Reviewer: Amy Lignor
Title: Resurrection in May
Author: Lisa Samson
Publisher: Thomas Nelson Publishers
Release Date: August 2010
Genre/Sub-genre: Inspirational Fiction
Year/Setting: 1990's, Beattyville, Kentucky
Overall Rating: 2.5
Sexual Content Rating: None
Language (Profanity/Slang) Content Rating: None/Mild
Violent Content Rating: Moderate/Intense
Lisa's Website/Blog: lisasamson.typepad.com
I have been a fan of Lisa Samson for a long time. Quaker Summer; Straight Up; and The Passion of Mary-Margaret are three of my absolute favorites by this wonderfully talented author. In this new offering the writing is still superb and the story is extremely well told but, unfortunately, for me the tale itself was so unbelievably depressing that I barely got to the last page.
In 1993, Claudius Borne is driving down old Route 11, thanking God for his seventy-one-years on the planet, and telling God he'd take whatever it was that God would like to send his way. Soon, he sees a young woman literally crawling along the gravel road. Her name is May Seymour, and she is so hungover she can't even walk upright. Claudius picks up the poor girl and takes her back to his home where he puts her to bed so she can sleep it off. He wants the young May to feel better and seems to be extremely happy to be a "hero" to her - making him feel like perhaps his adventures in life aren't quite over yet.
Upon waking, he talks a great deal to May and learns that she is headed to Rwanda to work at a medical mission there. You see, May may be a bit of a smoker, drinker, and over-indulger, but she also graduated with a 4.0 and wants to help people with everything she's got. As the conversation grows between May and Claudius the reader can see the bond form between them - they are very much like soul mates; friends that will remain close forever even though there is a huge age gap between them. They seem to...understand each other. When May goes off to Rwanda, "Borne's Last Chance" (which is Claudius' home) sat silent in the moonlight, the animals at peace, the fields at peace...Claudius knew that God had given him what He wanted to give him - May's troubled soul - and God always knew best.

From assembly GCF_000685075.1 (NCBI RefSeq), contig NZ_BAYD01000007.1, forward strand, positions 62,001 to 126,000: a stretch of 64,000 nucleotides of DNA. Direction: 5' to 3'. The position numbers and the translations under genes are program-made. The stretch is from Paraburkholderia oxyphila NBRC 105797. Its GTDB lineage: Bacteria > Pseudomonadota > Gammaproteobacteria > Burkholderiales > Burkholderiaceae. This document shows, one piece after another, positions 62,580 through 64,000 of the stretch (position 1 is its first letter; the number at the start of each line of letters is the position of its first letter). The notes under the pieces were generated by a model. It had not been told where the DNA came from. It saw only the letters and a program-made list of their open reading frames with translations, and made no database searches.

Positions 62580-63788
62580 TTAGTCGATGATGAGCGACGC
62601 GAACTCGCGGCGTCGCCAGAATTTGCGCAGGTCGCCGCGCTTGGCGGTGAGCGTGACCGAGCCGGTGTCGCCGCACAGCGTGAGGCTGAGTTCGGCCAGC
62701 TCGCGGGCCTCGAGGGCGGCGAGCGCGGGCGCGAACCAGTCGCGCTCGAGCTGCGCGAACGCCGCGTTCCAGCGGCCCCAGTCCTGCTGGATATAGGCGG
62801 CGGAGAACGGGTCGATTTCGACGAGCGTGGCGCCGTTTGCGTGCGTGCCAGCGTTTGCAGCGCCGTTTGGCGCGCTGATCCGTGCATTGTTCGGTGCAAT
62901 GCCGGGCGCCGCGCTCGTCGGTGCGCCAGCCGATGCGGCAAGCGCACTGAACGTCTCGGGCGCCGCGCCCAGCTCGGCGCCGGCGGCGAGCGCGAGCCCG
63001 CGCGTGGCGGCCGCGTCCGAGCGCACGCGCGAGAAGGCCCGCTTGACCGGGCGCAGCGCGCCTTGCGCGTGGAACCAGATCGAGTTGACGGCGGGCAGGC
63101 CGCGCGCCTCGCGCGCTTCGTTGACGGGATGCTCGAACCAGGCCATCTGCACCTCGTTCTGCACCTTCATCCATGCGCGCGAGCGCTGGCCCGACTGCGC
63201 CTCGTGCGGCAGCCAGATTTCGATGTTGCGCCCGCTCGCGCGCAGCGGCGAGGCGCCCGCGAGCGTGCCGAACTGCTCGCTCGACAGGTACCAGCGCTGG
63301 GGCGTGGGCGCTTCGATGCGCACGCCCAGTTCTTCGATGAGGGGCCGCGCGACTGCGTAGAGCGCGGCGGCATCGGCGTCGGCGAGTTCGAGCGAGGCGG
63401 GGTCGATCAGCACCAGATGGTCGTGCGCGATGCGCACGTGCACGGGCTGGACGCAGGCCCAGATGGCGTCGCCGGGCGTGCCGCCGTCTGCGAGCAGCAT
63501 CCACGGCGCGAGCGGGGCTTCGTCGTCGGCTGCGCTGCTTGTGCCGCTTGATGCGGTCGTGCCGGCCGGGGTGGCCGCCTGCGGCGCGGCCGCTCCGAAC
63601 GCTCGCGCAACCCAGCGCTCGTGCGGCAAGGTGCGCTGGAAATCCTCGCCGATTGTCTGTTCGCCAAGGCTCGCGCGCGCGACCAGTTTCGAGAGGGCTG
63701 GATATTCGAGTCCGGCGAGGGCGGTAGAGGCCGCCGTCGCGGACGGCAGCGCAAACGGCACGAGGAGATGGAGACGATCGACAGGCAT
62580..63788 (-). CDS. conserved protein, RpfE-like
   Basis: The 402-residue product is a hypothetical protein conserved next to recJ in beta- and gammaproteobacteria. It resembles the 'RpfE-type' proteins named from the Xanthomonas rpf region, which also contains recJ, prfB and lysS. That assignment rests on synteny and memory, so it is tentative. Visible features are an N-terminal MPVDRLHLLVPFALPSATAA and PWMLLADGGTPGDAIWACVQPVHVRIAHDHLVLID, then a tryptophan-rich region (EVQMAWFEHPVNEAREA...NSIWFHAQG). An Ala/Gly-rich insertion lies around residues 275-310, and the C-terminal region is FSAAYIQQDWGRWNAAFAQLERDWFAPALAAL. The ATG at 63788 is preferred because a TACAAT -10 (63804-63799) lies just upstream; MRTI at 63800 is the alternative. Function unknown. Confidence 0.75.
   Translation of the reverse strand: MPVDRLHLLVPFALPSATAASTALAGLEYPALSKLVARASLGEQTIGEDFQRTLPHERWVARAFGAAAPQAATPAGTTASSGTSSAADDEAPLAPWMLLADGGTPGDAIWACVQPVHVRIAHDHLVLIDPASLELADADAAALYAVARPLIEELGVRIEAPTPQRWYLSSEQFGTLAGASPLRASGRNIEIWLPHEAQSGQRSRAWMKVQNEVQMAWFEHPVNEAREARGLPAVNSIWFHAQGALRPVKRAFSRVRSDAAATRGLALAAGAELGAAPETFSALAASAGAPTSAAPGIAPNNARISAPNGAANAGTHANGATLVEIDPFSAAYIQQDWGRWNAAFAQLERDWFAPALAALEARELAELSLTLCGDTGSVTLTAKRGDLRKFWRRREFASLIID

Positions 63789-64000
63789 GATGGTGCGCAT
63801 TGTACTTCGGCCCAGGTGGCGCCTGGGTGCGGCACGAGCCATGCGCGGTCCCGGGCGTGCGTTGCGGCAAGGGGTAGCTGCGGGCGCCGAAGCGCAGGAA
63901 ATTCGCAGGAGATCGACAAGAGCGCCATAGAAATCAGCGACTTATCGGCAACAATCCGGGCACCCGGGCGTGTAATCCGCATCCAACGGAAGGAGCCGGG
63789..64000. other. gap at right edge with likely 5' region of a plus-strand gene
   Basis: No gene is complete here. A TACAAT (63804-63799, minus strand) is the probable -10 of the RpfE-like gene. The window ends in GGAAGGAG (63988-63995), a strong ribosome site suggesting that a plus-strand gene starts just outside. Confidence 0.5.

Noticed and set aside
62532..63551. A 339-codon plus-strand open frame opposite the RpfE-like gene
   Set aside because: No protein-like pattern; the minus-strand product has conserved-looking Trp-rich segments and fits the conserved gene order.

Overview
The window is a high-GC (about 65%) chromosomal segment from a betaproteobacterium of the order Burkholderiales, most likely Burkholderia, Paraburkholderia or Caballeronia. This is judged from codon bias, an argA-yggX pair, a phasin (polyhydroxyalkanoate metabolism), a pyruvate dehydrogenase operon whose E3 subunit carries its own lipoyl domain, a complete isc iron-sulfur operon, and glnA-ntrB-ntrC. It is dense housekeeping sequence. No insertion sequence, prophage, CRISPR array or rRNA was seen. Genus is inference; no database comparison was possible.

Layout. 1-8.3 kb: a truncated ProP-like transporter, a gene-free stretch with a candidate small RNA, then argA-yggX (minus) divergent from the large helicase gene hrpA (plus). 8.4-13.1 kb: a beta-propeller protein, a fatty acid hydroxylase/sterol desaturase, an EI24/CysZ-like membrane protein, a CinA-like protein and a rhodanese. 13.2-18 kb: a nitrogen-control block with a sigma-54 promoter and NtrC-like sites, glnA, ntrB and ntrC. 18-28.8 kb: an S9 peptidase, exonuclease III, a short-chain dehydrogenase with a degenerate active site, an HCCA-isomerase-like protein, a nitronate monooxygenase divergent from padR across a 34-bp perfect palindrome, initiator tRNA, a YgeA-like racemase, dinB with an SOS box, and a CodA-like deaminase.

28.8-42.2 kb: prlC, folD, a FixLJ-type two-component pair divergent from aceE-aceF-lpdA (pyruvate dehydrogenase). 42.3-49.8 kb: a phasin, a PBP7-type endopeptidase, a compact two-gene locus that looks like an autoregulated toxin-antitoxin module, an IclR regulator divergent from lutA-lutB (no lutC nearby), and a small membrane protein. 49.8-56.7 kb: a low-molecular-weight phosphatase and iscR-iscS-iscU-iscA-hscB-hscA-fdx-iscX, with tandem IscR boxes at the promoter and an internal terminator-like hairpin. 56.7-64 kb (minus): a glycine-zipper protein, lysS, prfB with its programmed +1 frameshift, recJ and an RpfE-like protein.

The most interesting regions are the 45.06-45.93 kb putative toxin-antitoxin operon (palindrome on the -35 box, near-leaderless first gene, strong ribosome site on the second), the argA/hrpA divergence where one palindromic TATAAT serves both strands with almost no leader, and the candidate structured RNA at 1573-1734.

The story goes on into some frightening scenes. In Rwanda, the entire camp where May is staying is slaughtered; she is the only survivor. She comes back to the "real" world and finds herself drawn back to Borne's Last Chance, trying to find a way to gain some happiness back into her young, nightmarish life. Throughout the story she is counseled by Sister Ruth, and comes across a friend who is sitting on death row. Eli Campbell is a young man who, like May, has seen death and refuses to ask for leniency where his death sentence is concerned. Through these relationships, May tries to put herself back on her own two feet...hoping to find her own redemption and recovery through others.
Again, the story is well told, but far too harsh for me. The storyline is extremely depressing and just not my cup of tea.
Until next time, Amy
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